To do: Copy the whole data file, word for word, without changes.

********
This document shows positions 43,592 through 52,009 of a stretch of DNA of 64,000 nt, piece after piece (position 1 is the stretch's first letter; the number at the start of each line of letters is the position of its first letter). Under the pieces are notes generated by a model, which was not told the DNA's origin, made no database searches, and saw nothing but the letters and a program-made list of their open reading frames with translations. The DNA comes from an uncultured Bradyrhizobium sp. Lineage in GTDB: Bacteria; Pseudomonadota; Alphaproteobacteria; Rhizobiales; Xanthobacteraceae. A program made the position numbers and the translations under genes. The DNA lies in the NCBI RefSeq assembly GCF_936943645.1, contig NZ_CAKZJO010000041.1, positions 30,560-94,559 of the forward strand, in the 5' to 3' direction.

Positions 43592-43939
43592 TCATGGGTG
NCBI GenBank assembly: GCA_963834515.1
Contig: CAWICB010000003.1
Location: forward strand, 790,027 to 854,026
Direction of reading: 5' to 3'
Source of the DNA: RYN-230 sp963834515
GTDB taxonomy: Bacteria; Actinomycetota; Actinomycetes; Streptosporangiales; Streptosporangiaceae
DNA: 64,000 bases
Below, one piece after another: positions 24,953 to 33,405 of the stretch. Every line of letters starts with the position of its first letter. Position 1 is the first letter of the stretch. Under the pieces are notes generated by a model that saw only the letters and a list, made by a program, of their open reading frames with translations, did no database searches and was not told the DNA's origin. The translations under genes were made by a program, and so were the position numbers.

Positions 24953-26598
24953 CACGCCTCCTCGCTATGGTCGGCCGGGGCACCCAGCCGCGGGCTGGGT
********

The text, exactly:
This document shows positions 43,592 through 52,009 of a stretch of DNA of 64,000 nt, piece after piece (position 1 is the stretch's first letter; the number at the start of each line of letters is the position of its first letter). Under the pieces are notes generated by a model, which was not told the DNA's origin, made no database searches, and saw nothing but the letters and a program-made list of their open reading frames with translations. The DNA comes from an uncultured Bradyrhizobium sp. Lineage in GTDB: Bacteria; Pseudomonadota; Alphaproteobacteria; Rhizobiales; Xanthobacteraceae. A program made the position numbers and the translations under genes. The DNA lies in the NCBI RefSeq assembly GCF_936943645.1, contig NZ_CAKZJO010000041.1, positions 30,560-94,559 of the forward strand, in the 5' to 3' direction.

Positions 43592-43939
43592 TCATGGGTG
NCBI GenBank assembly: GCA_963834515.1
Contig: CAWICB010000003.1
Location: forward strand, 790,027 to 854,026
Direction of reading: 5' to 3'
Source of the DNA: RYN-230 sp963834515
GTDB taxonomy: Bacteria; Actinomycetota; Actinomycetes; Streptosporangiales; Streptosporangiaceae
DNA: 64,000 bases
Below, one piece after another: positions 24,953 to 33,405 of the stretch. Every line of letters starts with the position of its first letter. Position 1 is the first letter of the stretch. Under the pieces are notes generated by a model that saw only the letters and a list, made by a program, of their open reading frames with translations, did no database searches and was not told the DNA's origin. The translations under genes were made by a program, and so were the position numbers.

Positions 24953-26598
24953 CACGCCTCCTCGCTATGGTCGGCCGGGGCACCCAGCCGCGGGCTGGGT